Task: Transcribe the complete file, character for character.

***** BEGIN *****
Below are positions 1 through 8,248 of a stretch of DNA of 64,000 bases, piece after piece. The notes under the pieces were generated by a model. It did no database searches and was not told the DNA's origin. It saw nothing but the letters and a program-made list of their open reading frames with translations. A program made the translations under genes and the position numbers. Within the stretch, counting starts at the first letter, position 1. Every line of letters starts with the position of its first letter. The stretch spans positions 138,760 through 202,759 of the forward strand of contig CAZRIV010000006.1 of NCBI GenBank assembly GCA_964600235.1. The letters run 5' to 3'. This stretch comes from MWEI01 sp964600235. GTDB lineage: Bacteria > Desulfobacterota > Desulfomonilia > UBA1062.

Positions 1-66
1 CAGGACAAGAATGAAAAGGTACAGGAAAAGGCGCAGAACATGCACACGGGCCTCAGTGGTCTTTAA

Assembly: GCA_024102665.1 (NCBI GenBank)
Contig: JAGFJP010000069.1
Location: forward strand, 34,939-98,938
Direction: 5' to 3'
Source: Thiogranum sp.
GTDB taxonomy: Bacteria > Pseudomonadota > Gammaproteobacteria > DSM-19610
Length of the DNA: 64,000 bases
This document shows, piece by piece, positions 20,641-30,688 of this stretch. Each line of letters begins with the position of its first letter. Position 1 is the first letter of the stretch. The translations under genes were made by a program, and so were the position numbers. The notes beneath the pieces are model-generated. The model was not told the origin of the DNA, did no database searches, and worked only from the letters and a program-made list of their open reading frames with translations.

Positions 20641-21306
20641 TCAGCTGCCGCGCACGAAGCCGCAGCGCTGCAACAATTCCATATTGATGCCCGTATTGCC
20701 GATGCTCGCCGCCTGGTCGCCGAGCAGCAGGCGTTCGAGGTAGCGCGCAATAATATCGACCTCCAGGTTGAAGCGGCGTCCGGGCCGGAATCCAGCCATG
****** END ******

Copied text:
Below are positions 1 through 8,248 of a stretch of DNA of 64,000 bases, piece after piece. The notes under the pieces were generated by a model. It did no database searches and was not told the DNA's origin. It saw nothing but the letters and a program-made list of their open reading frames with translations. A program made the translations under genes and the position numbers. Within the stretch, counting starts at the first letter, position 1. Every line of letters starts with the position of its first letter. The stretch spans positions 138,760 through 202,759 of the forward strand of contig CAZRIV010000006.1 of NCBI GenBank assembly GCA_964600235.1. The letters run 5' to 3'. This stretch comes from MWEI01 sp964600235. GTDB lineage: Bacteria > Desulfobacterota > Desulfomonilia > UBA1062.

Positions 1-66
1 CAGGACAAGAATGAAAAGGTACAGGAAAAGGCGCAGAACATGCACACGGGCCTCAGTGGTCTTTAA

Assembly: GCA_024102665.1 (NCBI GenBank)
Contig: JAGFJP010000069.1
Location: forward strand, 34,939-98,938
Direction: 5' to 3'
Source: Thiogranum sp.
GTDB taxonomy: Bacteria > Pseudomonadota > Gammaproteobacteria > DSM-19610
Length of the DNA: 64,000 bases
This document shows, piece by piece, positions 20,641-30,688 of this stretch. Each line of letters begins with the position of its first letter. Position 1 is the first letter of the stretch. The translations under genes were made by a program, and so were the position numbers. The notes beneath the pieces are model-generated. The model was not told the origin of the DNA, did no database searches, and worked only from the letters and a program-made list of their open reading frames with translations.

Positions 20641-21306
20641 TCAGCTGCCGCGCACGAAGCCGCAGCGCTGCAACAATTCCATATTGATGCCCGTATTGCC
20701 GATGCTCGCCGCCTGGTCGCCGAGCAGCAGGCGTTCGAGGTAGCGCGCAATAATATCGACCTCCAGGTTGAAGCGGCGTCCGGGCCGGAATCCAGCCATG